21-30 44th Drive
L.I.C, NY. 11217
BLOG: The LIC Dining Scene, Where Local is International
BLOG: The LIC Dining Scene, Where Local is International
BLOG: The LIC Dining Scene, Where Local is International

With its unique cultural heritage, contemporary arts scene, and an ever-growing skyline, Long Island City's atmosphere is unlike anything else in New York City, and the perfect setting for a night on the town. Elevated trains, reminiscent of the heyday of old New York, complement a landscape where a former school building has become the international art center known as MoMA PS1, and where the scents of innovative cuisines from all over the world waft out onto the sidewalk. As the neighborhood solidifies its new position as an art and food mecca, chefs are preparing for a dining boom — already underway — in which the latest in cosmopolitan cooking combines with the old Queens culinary know-how gathered from communities whose cuisines span the globe.


There is no place to dine in the city quite like M. Wells Dinette, which is located in PS1, has a playful schoolroom layout with a nod to the building’s origins, and abuts the museum bookstore, so you can feast on steak tartare and feel like you are part of a gastronomic art installation. The Dinette is an offshoot of M. Wells Steakhouse, a neighborhood draw for its luxurious steaks and its Michelin Star.


Mu Ramen is another LIC go-to spot whose light and fresh tasting ramen has also earned a Michelin Star. Last summer, Eater New York helped announce chef Joshua Smookler’s innovative upgrades of the menu: “Smookler is finally fulfilling an idea he’s had since 2014: tonkotsu ramen with broth from Iberian pigs, considered the source of one of the best hams in the world.” It’s this kind of creative combination of experimentation and always looking beyond that is coming to define the chefs of the neighborhood.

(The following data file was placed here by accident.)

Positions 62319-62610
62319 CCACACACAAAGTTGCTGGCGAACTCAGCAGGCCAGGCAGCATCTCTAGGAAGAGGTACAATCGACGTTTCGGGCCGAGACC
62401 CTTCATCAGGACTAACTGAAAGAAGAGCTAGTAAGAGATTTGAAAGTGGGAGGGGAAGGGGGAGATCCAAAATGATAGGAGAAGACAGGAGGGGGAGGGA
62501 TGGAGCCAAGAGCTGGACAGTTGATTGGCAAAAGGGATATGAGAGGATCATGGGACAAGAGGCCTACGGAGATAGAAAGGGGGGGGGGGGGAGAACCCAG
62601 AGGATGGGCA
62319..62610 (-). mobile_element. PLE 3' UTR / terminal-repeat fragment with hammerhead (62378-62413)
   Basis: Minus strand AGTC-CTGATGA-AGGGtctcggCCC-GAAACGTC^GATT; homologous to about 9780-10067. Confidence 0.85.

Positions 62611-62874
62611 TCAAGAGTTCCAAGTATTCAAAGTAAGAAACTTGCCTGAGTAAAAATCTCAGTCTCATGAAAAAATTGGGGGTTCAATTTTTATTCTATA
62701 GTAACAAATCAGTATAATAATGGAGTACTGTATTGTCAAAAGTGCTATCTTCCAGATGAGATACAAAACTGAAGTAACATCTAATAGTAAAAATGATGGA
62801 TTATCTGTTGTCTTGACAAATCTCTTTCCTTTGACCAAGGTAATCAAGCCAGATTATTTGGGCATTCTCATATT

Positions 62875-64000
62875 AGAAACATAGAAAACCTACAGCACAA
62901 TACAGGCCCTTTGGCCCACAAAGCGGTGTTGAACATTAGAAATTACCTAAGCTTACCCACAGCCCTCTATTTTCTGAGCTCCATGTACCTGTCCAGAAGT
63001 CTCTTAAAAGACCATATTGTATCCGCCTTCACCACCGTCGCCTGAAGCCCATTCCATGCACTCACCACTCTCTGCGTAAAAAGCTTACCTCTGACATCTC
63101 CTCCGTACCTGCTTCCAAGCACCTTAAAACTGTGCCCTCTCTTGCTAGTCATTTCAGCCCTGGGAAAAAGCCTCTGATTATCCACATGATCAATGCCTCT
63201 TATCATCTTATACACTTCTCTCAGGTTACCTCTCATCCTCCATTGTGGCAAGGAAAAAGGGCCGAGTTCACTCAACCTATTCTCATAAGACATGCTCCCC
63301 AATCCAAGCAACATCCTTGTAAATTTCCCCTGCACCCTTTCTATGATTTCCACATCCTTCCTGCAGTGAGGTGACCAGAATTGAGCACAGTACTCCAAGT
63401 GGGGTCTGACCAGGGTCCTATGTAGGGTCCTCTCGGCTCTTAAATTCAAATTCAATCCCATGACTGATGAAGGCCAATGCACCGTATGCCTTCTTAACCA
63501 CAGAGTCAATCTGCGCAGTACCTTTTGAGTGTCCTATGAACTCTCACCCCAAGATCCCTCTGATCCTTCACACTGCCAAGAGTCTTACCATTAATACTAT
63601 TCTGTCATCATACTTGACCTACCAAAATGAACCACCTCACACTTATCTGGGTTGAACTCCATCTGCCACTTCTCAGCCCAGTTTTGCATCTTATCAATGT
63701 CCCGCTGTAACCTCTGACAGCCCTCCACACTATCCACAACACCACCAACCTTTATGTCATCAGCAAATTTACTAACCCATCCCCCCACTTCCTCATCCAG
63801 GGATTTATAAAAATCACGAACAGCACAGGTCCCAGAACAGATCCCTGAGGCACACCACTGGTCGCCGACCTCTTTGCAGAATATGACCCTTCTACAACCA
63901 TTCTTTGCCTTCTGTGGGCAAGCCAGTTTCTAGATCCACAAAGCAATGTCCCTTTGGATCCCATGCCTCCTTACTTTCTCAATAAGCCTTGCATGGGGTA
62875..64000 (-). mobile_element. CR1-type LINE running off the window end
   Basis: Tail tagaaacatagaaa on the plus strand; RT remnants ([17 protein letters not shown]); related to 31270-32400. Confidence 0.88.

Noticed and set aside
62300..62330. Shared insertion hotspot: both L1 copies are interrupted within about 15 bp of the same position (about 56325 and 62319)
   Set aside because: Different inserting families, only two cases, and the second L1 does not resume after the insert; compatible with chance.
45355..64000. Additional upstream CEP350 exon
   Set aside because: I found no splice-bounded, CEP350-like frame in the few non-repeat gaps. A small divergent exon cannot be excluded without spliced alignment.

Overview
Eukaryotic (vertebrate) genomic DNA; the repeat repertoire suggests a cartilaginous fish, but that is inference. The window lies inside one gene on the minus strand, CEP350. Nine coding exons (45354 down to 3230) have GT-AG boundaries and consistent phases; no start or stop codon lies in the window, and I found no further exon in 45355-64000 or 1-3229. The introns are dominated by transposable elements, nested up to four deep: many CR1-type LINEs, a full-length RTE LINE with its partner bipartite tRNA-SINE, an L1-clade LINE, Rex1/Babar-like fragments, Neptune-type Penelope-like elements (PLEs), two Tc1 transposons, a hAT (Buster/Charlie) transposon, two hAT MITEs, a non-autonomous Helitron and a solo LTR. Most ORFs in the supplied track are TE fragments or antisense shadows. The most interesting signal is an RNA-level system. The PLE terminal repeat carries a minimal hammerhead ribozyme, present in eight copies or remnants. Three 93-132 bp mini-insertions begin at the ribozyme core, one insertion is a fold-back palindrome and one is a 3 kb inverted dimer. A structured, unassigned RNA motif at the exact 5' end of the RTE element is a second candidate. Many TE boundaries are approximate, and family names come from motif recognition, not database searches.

Another spot always looking for ways to push the edge of delicious is The John Brown Smokehouse, which has been called “The most consistently sensational barbecue in New York,” by New York Magazine’s Mary Jane Weedman. Its Kansas City-style barbecue brings a tangy whiff of sweet, spicy sauce to Long Island City. Weedman loves the burnt ends — pieces cut from the point of a smoked brisket — which you can pair with some baked beans and some collard greens.


Some other neighborhoods favorites include Kavala Estiatorio in Long Island City that carries all the homespun authenticity of Queens Greek and gives it a 21st century twist. Beneath the iconic Pepsi sign, Maiella combines exceptional Italian cuisine with waterfront views and a performative spirit — a specialty is the Fettuccini Maiella, which is prepared tableside inside a wheel of cheese, making dinner an event.


Perhaps no one embodies the gastronomical cross-cultural spirit quite like chef Cosme Aguilar. Originally from Chiapas, Mexico, Aguilar is staking his culinary claim on Long Island City, where he is the executive chef at quaint French spot Cafe Henri as well as at Casa Enrique, a Mexican restaurant he opened with his brother Luis to connect with his cultural roots. Casa Enrique, another LIC restaurant with a well-deserved Michelin Star, has now become a destination restaurant, bringing in foodies from all over the city for Sopecitos de Chorizo and Rajas Con Crema featuring roasted Poblano peppers.


The Long Island City homes for sale at CORTE give you an opportunity to live and dine in a place where chefs like Aguilar are crossing culinary borders and bringing back traditions old and new, much like the neighborhood itself. To make the Long Island City neighborhood your own, explore CORTE's available LIC condos today.